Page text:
It’s not your usual Smithsonian exhibit.
At the Arthur M. Sackler Gallery, there is a new room that is a remix recreation of James McNeill Whistler’s iconic “Peacock Room” in the Freer Gallery of Art next door.
Only instead of the ornate, gilded 19th century dining room full of beautiful paintings and objects, this “Peacock Room Remix” is a magnificent ruin, with shattered pots, dripping paint, peacocks that attack each other and a portrait of a headless, kimono-clad creature that looks like a shade from the dark side instead of the original’s beautiful “The Princess from the Land of Porcelain.”
Artist Darren Waterston has created “Filthy Lucre,” a work that tells the bitter backstory of the fabled “Peacock Room,” a seeming masterpiece of the decorative arts that became a standoff between artist and patron, between art and money.
At the time it was created, 1876-1877, in Victorian London, there was already tremendous tension about the disparities between rich and poor as new wealth contributed to “The Gilded Age.”
According to Lee Glazer, the Freer/Sackler associate curator of American Art, Waterston’s remix was “inspired by both the artistic mastery demonstrated by the room—long regarded as the period’s greatest surviving decorative interior—and Whistler’s bitterness over its creation.”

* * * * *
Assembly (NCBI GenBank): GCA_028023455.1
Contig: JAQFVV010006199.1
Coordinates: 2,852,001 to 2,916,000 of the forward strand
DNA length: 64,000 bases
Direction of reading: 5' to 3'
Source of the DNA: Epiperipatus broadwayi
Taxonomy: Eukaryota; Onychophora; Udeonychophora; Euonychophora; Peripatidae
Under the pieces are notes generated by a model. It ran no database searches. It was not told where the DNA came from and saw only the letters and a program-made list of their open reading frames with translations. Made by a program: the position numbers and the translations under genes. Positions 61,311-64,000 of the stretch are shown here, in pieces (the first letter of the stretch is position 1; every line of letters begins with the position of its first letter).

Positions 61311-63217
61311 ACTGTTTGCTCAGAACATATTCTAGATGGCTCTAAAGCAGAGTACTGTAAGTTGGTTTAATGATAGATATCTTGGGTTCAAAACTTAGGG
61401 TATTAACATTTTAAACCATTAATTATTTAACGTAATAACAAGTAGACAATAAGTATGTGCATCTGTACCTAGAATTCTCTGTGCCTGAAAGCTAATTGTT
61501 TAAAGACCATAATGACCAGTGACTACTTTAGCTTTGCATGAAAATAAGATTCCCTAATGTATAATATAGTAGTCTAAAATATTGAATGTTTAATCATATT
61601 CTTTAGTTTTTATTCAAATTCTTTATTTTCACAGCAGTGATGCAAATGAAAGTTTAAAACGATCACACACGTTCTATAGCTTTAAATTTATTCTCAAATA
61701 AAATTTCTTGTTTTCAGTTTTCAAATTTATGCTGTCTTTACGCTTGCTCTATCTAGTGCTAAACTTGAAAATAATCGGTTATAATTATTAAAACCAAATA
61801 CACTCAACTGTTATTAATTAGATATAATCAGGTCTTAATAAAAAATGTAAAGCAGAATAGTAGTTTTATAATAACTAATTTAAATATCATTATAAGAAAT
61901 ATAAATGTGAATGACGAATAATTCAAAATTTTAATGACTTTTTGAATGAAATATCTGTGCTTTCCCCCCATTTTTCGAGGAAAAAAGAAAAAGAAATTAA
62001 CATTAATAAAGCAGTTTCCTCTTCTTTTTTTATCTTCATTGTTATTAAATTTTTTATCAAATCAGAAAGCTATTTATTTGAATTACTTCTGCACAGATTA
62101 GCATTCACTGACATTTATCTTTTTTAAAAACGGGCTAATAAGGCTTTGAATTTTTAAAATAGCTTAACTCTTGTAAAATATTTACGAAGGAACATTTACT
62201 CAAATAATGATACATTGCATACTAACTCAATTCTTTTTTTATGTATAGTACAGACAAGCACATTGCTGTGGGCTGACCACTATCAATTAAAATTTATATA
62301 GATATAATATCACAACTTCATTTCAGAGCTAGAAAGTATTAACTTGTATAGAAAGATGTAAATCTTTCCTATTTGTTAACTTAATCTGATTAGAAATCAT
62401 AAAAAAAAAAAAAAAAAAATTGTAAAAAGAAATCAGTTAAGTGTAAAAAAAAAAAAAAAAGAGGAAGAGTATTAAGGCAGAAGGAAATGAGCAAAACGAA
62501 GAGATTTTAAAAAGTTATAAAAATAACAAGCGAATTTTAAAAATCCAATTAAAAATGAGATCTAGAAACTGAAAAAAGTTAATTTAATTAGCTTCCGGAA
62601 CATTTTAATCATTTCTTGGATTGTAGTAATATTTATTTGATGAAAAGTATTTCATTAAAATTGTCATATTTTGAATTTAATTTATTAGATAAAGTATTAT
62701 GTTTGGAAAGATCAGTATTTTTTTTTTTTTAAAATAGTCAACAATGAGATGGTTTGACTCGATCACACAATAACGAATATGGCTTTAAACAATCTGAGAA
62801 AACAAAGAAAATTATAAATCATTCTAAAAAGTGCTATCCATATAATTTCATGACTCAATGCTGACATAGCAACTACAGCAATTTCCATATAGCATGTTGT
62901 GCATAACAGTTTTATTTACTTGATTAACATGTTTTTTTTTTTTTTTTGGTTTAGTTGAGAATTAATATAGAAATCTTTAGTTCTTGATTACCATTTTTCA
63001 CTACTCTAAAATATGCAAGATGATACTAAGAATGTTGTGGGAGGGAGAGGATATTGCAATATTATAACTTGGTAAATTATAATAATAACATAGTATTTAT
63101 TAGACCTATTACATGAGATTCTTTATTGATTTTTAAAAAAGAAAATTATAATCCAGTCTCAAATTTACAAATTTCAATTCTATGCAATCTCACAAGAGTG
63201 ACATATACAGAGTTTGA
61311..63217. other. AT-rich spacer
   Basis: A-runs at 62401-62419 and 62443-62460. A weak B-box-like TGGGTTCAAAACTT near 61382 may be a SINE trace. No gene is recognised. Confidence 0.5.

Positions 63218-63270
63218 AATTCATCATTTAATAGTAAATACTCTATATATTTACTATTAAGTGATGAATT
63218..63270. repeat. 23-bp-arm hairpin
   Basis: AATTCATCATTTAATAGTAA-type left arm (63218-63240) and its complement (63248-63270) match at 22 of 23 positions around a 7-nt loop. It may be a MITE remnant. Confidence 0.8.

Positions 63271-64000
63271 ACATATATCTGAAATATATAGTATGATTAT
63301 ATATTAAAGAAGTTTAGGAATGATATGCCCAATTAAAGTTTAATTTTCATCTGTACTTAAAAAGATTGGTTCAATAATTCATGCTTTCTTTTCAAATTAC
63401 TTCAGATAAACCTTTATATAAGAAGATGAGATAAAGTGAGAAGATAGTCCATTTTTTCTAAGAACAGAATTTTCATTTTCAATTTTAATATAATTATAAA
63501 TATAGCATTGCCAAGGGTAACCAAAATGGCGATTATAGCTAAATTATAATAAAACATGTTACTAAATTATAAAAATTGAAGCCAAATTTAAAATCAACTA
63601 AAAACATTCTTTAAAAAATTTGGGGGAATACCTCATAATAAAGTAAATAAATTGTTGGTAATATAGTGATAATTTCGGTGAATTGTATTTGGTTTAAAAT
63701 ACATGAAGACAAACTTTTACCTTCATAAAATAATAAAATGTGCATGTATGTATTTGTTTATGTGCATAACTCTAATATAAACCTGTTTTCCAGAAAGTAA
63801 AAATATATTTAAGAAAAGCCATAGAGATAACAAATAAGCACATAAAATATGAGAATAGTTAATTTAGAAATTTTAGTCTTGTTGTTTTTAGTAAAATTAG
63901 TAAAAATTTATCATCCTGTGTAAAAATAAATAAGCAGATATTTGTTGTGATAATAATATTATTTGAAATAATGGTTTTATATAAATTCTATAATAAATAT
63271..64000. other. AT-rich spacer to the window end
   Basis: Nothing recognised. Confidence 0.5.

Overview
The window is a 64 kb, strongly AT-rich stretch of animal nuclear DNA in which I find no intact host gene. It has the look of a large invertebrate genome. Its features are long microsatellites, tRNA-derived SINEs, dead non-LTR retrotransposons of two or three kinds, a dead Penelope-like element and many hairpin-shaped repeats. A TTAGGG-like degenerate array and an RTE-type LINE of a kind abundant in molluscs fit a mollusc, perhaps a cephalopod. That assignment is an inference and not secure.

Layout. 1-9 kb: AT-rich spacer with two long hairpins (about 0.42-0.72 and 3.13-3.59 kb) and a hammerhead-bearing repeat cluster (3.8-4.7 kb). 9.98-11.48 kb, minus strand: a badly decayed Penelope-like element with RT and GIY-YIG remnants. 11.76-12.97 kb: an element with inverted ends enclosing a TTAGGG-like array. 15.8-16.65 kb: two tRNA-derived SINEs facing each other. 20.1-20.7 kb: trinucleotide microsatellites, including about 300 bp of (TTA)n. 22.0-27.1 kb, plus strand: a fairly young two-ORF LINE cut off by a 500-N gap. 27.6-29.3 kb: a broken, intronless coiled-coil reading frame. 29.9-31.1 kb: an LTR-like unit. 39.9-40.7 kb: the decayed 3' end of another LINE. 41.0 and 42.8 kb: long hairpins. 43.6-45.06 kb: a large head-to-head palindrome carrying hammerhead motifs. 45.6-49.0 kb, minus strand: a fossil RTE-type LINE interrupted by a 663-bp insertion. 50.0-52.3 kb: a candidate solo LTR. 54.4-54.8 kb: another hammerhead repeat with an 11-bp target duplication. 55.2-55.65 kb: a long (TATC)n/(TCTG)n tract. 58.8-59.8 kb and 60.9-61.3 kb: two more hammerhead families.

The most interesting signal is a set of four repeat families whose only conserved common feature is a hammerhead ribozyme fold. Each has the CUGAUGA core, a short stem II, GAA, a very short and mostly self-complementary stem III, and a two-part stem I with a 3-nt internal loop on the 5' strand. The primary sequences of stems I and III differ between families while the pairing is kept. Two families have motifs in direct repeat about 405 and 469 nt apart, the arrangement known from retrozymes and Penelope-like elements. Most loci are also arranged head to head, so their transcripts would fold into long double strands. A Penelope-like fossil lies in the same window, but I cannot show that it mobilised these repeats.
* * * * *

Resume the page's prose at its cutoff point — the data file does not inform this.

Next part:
“The room in patron Frederick Leyland’s London home became Whistler’s playground,” said the release that described the exhibit, “as he was left to his own inspiration and proceeded to cover every inch with painted peacock motifs in shimmering golds, blues and greens.”
The press release for the show added that “Leyland was furious at Whistler’s audacity, and the home-makeover gone awry spiraled into a clash over artistic freedom. Fueled by dueling egos, the argument was splashed across London’s society tabloids, turning the once-intimate friends into mortal enemies.”
Leyland also refused to pay and the dispute became the tipping point for Whistler’s economic downfall, combined with financial mismanagement, leading to bankruptcy.
All of which, in turn, inspired Waterston, a contemporary artist based in New York City.
“I set out to recreate Whistler’s fabled Peacock Room in a state of decadent demolition—a space collapsing in on itself, heavy with its own excess and tumultuous history,” said Waterston. “I imagined it as an unsettling cacophony of excess, with every interior surface and object within sumptuously painted.”
Years later, American businessman Charles Lang Freer purchased the room for his Detroit mansion. After his death, it was moved to the Smithsonian art gallery specializing in Asian art that opened in 1923 and bears his name.
The exhibit’s title “Filthy Lucre” is inspired by Whistler’s angry cartoonish portrait of Leyland as a scaled peacock-like creature who wears the patron’s signature frilly shirts. It is called “The Gold Scab; Eruption in Frilthy Lucre (The Creditor)” and, on loan from San Francisco’s de Young Museum, is part of the show.
“Darren Waterston’s ‘Filthy Lucre’ is a remarkable work in its own right, and it also gives us a new appreciationfor the intense, even visceral, emotional afterlife of the Peacock Room,” said Glazer. “Far from being a static monument, the Peacock Room continues to inspire artistic ambition and creation.”
The “Peacock Room Remix” exhibit in the Sackler Gallery is open from May 16, 2015 through Nov. 29, 2016. However, The Freer, including the original “Peacock Room” will be closed from Jan. 2016 through the summer of 2017 for renovations.